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Field Sobriety Tests-Perform Them or Refuse?

Posted Thursday, December 14, 2017 by Andrew Charles Huff

“Would you mind performing some voluntary field sobriety tests to make sure you are okay to drive?”

This question is the most inaccurate and disingenuous request an officer can make in a DUI investigation. The reason is that these roadside “field sobriety tests” are administered for one purpose….to gather evidence against you in building a DUI case. These tests have little to do with making sure one is safe to drive. Rather, it’s all about gathering evidence against you. These roadside exercises are extremely difficult to perform regardless of how much alcohol you have consumed. Add to the fact you are nervous from being pulled over and standing alongside a highway with an officer staring at you with a flashlight. In other words, It’s just as easy for a sober driver to fail as an impaired driver.

Despite what police officers may attempt to make you believe, you’re not required by Washington law to submit to a field sobriety test.

What Are Field Sobriety Tests?

Field sobriety tests (FSTs) are nationally recognized tests designed to help law enforcement officers identify drivers suspected of driving under the influence. In theory, these tests are designed for sober drivers to easily pass and for impaired drivers to clearly fail. However, this is not always the case. Throughout each of the tests, law enforcement officers will be looking for slip ups, or clues, indicating impairment. Unfortunately, the line between passing and failing these tests are completely subjective and open to the interpretation of a suspicious officer.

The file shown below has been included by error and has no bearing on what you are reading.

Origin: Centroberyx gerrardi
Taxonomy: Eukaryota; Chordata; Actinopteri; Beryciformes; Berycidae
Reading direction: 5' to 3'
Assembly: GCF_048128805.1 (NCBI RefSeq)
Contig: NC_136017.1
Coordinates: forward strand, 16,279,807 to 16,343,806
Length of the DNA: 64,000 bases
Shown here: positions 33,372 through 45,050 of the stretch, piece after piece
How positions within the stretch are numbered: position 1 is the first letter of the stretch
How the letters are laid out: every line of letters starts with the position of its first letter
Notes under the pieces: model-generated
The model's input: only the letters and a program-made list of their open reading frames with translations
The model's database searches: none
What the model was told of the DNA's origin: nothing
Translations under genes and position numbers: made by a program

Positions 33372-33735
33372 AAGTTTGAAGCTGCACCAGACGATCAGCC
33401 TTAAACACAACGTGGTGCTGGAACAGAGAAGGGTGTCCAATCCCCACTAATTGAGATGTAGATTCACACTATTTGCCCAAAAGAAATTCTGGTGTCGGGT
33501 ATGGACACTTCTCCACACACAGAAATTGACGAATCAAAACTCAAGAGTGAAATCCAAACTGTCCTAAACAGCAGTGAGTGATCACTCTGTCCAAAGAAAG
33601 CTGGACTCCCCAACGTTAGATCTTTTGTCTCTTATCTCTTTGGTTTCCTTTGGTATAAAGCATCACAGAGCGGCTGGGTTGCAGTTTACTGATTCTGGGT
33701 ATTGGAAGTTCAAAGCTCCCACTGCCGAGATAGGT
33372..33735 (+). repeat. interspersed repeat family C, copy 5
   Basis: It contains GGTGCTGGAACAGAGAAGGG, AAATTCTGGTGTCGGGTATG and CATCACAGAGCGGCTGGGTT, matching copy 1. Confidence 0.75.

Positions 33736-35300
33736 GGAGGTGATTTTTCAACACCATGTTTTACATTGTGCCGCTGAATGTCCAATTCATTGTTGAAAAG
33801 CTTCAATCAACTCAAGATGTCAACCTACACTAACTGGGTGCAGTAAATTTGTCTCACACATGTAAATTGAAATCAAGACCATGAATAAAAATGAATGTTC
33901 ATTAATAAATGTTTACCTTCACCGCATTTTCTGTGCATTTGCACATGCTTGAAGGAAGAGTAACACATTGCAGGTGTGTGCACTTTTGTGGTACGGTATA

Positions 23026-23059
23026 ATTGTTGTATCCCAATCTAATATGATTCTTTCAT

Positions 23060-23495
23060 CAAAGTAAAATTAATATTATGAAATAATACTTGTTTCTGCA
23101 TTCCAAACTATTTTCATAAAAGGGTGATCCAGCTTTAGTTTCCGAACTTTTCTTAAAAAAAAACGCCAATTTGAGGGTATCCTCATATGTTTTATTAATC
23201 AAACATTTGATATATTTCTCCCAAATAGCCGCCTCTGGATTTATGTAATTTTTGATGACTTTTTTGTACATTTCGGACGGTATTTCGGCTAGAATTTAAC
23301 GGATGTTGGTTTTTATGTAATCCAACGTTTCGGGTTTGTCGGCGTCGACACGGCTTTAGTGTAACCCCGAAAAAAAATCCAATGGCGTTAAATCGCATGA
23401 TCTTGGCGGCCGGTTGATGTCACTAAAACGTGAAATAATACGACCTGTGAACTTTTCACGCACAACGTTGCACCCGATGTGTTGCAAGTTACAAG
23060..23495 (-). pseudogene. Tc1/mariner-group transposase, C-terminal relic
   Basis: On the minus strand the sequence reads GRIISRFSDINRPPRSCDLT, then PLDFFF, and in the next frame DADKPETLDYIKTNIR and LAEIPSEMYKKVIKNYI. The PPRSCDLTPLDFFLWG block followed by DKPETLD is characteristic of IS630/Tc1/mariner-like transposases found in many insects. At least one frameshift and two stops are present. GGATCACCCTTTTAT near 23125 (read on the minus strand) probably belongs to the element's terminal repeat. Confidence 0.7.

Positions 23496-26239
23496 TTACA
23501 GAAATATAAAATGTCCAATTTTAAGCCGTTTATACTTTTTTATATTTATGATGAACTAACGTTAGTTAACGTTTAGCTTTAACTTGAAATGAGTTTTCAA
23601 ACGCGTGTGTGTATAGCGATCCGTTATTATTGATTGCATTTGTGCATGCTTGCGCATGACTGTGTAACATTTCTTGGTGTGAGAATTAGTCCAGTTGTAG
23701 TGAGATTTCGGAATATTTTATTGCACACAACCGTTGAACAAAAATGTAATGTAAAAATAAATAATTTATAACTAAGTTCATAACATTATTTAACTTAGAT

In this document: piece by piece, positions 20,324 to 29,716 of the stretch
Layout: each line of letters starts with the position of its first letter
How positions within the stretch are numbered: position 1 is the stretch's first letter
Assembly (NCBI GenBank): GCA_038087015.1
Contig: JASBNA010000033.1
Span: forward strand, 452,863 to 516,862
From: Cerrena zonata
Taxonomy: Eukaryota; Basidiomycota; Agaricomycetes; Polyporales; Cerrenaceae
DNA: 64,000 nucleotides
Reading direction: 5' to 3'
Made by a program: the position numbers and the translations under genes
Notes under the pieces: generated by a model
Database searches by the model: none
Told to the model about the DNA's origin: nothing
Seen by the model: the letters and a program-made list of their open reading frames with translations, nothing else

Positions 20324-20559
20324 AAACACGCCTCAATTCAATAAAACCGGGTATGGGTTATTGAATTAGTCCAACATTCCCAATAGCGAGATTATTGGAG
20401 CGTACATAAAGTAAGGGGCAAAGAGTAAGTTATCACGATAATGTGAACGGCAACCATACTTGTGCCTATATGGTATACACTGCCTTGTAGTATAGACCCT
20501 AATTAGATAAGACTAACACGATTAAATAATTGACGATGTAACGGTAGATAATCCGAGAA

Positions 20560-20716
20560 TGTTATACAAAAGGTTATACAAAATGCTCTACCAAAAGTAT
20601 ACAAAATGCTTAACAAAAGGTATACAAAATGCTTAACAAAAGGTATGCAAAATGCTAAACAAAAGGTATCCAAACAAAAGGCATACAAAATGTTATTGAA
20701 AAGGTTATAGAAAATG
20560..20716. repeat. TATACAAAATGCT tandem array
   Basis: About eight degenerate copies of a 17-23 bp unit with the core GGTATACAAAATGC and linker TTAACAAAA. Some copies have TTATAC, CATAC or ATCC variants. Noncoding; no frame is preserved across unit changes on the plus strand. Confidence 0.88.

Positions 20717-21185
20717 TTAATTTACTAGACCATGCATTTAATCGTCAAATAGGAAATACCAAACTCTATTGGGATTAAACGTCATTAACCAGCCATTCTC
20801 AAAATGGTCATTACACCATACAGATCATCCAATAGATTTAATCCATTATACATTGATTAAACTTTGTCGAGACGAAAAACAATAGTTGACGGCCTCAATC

Horizontal Gaze Nystagmus Test

The Horizontal Gaze Nystagmus (HGN) test is used to identify a nystagmus, or involuntary twitch in your eye, as an officer moves a stimulus (such as a pen or finger) across your face. All eyes will have a nystagmus when the eye is at an angle greater than 45 degrees. Those with alcohol in their system, however, can have it happen before 45 degrees.

While the HGN test is the most scientific of all of the FSTs, it is still open to interpretation and highly subjective. While alcohol is shown to cause nystagmus, it’s not the only cause. This makes the reliability of the test shaky at best.

The Walk and Turn Test

The walk and turn test is a divided attention field sobriety test. It is used to determine whether a suspect can complete tasks with divided attention. During this test, an officer will instruct you to walk nine steps heel to toe in a straight line. Once you reach nine steps, you’ll then have to turn on one foot and head back the other direction. The police officer will be taking note if you show the following clues:

Are able to maintain balance while listening to the officer’s instructionsStart before the officer has completed instructions Stop to regain balance while walking in the lineAre maintaining heel to toe walking throughoutAre using your arms to maintain balance Maintain balance while turning half way through Take the correct number of steps

If he notices you do any of these, it will be taken as a “clue” you are under the influence.

The One Leg Stand Test

Like the walk and turn test, the One Leg Stand is designed to test if you’re able to complete tasks with divided attention.

Standing with one foot approximately 6 inches off the ground and your foot pointed, you must keep perfect balance while counting to 30. Your arms are to remain at your side and you must be looking down the entire time. The officer will be on the lookout for if you display the following:
Put your foot down before the test is complete Sway over the course of the 30 secondsHop while attempting to maintain balance Use your arms to help maintain balance

Again, any of these will be taken as a “clue.”

It’s important to remember that field sobriety tests are designed to make you look impaired– whether you are or not.

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